Mexico City has suffered from severe floods throughout its history. Today I learned that during Moctezuma Ilhuicamina’s reign, the immense prehispanic metropolis of Tenochtitlan suffered the most severe flood ever.
The emperor, trying to solve the problem seeked counsel from Nezahualcoyotl, a philosopher, warrior, architect, poet and ruler of the neighboring city-state of Texcoco; he was highly regarded for his wisdom in many areas, one of them architecture.
History says, that after gazing at the flooded valley from a nearby hill, he suggested that “the best solution is to make a wooded and stone wall stronger than the waters to stop them before arriving to the city”. Although it was a hard to achieve task, the advice was taken.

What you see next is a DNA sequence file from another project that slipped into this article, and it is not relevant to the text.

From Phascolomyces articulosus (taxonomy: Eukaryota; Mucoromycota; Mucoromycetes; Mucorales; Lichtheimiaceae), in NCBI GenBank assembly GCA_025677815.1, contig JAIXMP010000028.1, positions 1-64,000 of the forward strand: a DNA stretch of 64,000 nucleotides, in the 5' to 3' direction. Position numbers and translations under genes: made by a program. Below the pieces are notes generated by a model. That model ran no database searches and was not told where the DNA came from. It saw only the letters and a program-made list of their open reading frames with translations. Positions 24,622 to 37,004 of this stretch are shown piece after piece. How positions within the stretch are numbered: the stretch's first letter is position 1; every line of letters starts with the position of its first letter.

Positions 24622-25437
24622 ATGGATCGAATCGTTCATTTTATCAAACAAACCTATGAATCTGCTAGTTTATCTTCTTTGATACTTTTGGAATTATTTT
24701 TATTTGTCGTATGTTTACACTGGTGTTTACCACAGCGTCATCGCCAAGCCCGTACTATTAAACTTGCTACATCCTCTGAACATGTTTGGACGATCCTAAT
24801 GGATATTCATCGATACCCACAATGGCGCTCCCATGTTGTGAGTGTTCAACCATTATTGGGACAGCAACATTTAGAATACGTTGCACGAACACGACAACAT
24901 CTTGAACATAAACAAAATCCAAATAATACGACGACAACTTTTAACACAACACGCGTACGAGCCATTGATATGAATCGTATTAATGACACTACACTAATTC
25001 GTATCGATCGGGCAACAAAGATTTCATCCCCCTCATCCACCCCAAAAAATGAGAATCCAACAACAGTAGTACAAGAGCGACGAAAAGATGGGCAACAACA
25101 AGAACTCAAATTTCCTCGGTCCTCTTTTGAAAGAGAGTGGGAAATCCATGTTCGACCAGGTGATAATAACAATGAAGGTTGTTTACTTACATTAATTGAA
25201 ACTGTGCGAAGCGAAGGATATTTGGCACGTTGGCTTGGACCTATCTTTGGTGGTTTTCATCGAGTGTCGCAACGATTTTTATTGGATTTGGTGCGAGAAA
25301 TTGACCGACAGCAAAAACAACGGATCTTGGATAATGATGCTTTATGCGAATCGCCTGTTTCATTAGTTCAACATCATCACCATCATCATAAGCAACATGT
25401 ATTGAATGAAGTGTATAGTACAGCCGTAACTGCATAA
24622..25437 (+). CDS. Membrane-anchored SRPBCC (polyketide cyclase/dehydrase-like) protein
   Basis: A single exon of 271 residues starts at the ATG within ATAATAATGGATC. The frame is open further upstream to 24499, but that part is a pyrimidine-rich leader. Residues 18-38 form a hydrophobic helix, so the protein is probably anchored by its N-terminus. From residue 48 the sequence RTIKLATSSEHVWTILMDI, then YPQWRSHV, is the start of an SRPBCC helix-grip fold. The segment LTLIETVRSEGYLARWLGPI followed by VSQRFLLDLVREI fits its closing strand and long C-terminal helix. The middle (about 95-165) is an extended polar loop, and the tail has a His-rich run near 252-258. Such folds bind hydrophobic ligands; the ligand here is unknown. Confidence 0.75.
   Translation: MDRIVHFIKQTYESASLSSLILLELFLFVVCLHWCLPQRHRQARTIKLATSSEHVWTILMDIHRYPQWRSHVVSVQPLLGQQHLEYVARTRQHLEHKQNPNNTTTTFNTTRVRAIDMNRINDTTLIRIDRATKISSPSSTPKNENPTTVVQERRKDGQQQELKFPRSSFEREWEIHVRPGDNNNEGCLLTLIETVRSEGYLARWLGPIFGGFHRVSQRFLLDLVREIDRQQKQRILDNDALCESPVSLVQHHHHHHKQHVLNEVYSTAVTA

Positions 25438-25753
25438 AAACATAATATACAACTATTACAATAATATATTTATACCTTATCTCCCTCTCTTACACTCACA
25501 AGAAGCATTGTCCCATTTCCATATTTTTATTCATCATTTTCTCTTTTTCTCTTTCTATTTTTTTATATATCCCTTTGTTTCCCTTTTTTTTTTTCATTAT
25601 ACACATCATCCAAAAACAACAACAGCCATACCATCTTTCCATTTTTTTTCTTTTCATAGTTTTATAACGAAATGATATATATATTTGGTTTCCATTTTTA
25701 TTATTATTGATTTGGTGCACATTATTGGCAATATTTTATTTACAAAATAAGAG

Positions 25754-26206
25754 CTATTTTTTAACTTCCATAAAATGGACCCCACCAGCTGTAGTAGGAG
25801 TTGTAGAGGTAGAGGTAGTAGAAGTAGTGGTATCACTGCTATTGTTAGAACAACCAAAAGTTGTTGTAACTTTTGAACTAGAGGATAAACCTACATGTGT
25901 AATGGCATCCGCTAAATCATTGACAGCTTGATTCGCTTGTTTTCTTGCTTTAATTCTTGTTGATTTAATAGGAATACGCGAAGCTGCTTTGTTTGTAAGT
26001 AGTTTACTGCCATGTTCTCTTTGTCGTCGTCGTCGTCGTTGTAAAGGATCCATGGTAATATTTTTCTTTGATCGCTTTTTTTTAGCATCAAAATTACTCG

To build it, all nearby empires contributed to the huge project, thousands of men and resources were poured in order to finish it as soon as possible.
The wall, or dam very similar to the sea-walls in the Netherlands, was named in spanish as Nezahualcoyotl’s Albarradón.
The dam had a a length 9 miles (15 kilometers), several of them on water, and a width of 66 feet (18 meters). It comprised 2 parallel palisades with stones and sand in the middle. The vast lake where Tenochtitlan was sitting was divided in two; the east part had salty waters and kept the name of Texcoco Lake, and the west side had sweet water and surrounded the metropolis it was named the Mexico Lake. The finished wall served both as Dam and water dispenser for irrigation. Thanks to it, agriculture flourished, and it was because of it that Mexicas were able to create the artificial islands or chinampas to cultivate multiple crops floating in the lake.
With information from La Cronica Newspaper http://www.cronica.com.mx/notas/2002/12616.html
and from El ombligo de la luna site http://www.elombligodelaluna.com.mx/historia-inundaciones